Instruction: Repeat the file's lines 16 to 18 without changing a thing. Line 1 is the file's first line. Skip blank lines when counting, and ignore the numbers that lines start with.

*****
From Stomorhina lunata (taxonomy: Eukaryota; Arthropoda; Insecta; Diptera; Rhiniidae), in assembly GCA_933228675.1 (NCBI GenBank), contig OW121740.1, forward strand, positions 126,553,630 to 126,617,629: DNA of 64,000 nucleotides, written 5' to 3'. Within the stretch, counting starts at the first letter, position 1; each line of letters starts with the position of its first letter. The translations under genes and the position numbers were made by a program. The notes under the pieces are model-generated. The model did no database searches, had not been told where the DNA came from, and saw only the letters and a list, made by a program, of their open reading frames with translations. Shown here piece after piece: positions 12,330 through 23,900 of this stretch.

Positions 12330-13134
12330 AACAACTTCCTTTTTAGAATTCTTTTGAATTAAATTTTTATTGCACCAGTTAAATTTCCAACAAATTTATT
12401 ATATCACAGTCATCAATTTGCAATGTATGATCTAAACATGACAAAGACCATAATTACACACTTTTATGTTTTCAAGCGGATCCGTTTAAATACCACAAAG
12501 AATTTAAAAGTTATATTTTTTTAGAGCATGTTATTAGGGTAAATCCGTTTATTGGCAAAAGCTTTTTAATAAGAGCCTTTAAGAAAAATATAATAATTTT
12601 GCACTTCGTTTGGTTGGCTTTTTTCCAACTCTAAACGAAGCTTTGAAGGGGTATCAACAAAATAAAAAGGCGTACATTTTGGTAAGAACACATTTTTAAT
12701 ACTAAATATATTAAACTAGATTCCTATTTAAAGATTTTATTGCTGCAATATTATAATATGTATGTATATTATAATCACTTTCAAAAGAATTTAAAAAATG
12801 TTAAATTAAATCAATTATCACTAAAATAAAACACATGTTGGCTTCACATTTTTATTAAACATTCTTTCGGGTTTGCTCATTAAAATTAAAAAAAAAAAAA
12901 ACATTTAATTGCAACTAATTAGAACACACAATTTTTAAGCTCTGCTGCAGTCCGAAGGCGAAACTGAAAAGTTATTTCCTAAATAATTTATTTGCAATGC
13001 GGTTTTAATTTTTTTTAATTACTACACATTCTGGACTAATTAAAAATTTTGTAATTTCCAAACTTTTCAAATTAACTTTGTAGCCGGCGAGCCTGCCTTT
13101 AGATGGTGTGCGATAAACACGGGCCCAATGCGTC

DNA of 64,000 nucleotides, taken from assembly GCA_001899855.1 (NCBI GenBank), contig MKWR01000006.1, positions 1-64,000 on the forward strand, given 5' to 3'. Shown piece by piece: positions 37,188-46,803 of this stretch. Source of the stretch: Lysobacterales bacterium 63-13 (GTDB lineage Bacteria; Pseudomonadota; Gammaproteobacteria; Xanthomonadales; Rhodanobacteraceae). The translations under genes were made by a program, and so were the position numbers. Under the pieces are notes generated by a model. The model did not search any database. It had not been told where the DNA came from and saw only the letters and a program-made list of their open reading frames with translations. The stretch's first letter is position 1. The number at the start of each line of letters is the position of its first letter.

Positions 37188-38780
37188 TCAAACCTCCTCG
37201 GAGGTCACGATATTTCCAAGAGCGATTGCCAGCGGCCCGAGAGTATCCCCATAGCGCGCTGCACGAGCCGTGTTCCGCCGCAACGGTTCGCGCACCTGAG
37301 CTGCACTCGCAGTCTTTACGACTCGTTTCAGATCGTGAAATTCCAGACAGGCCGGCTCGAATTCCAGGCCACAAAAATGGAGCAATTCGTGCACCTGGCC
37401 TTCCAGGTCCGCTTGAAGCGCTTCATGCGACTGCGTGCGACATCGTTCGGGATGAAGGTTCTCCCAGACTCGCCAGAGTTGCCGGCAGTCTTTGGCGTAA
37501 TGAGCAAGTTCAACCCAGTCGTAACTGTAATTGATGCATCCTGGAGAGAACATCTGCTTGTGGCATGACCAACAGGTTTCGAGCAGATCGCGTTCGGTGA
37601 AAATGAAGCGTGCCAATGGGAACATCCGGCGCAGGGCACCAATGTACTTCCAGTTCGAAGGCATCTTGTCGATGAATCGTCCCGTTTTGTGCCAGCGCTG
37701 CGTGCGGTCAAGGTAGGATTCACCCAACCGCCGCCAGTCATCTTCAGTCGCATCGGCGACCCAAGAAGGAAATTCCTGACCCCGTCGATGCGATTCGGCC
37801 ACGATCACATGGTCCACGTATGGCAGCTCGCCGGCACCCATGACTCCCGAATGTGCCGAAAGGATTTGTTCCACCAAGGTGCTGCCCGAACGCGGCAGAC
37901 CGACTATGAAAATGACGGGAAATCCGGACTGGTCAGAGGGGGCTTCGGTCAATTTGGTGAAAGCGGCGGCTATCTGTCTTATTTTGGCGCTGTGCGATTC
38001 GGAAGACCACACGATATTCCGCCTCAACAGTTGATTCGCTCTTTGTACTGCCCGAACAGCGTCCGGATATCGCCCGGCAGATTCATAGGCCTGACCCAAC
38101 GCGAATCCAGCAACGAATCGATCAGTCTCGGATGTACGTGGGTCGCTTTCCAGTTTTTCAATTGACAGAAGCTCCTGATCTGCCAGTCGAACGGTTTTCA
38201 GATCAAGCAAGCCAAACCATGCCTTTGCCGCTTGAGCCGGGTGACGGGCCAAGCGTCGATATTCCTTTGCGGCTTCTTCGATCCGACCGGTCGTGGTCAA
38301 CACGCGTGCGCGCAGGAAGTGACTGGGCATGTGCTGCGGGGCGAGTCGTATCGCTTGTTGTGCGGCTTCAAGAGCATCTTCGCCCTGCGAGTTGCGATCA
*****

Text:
37301 CTGCACTCGCAGTCTTTACGACTCGTTTCAGATCGTGAAATTCCAGACAGGCCGGCTCGAATTCCAGGCCACAAAAATGGAGCAATTCGTGCACCTGGCC
37401 TTCCAGGTCCGCTTGAAGCGCTTCATGCGACTGCGTGCGACATCGTTCGGGATGAAGGTTCTCCCAGACTCGCCAGAGTTGCCGGCAGTCTTTGGCGTAA
37501 TGAGCAAGTTCAACCCAGTCGTAACTGTAATTGATGCATCCTGGAGAGAACATCTGCTTGTGGCATGACCAACAGGTTTCGAGCAGATCGCGTTCGGTGA